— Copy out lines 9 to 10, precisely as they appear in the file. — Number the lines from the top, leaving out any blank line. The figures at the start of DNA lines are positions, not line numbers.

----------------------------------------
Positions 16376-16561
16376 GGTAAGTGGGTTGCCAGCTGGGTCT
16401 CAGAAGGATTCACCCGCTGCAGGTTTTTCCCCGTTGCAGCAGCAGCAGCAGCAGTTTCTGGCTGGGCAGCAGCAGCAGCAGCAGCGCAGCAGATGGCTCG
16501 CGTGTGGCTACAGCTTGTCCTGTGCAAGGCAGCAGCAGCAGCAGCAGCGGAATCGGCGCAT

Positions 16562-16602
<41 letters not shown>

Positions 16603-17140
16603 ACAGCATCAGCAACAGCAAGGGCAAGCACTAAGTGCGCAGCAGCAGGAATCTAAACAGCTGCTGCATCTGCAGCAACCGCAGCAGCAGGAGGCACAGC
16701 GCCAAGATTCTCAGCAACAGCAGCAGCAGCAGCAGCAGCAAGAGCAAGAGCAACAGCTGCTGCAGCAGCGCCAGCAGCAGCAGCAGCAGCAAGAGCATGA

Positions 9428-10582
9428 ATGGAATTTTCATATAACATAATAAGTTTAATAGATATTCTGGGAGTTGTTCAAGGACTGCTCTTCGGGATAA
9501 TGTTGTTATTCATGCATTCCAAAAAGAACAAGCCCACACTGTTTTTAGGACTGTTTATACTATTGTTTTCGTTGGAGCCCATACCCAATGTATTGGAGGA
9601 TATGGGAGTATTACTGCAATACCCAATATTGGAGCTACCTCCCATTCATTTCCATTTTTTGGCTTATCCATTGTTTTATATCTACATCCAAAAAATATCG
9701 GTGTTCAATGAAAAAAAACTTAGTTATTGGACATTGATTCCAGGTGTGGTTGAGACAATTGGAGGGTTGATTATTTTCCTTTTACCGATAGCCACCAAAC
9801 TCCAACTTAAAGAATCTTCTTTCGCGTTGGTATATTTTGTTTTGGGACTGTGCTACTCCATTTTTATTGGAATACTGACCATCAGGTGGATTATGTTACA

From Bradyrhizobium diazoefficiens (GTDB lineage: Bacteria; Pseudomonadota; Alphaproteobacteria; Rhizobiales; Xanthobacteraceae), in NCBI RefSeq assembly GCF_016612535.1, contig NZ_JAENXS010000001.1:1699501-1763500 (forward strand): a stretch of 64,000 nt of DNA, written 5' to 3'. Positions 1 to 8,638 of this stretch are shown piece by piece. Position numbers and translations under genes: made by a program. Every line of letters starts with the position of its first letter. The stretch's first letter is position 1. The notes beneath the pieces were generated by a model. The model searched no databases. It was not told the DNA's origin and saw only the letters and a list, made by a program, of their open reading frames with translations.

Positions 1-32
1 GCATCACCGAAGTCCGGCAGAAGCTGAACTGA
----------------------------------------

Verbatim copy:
16701 GCCAAGATTCTCAGCAACAGCAGCAGCAGCAGCAGCAGCAAGAGCAAGAGCAACAGCTGCTGCAGCAGCGCCAGCAGCAGCAGCAGCAGCAAGAGCATGA

Positions 9428-10582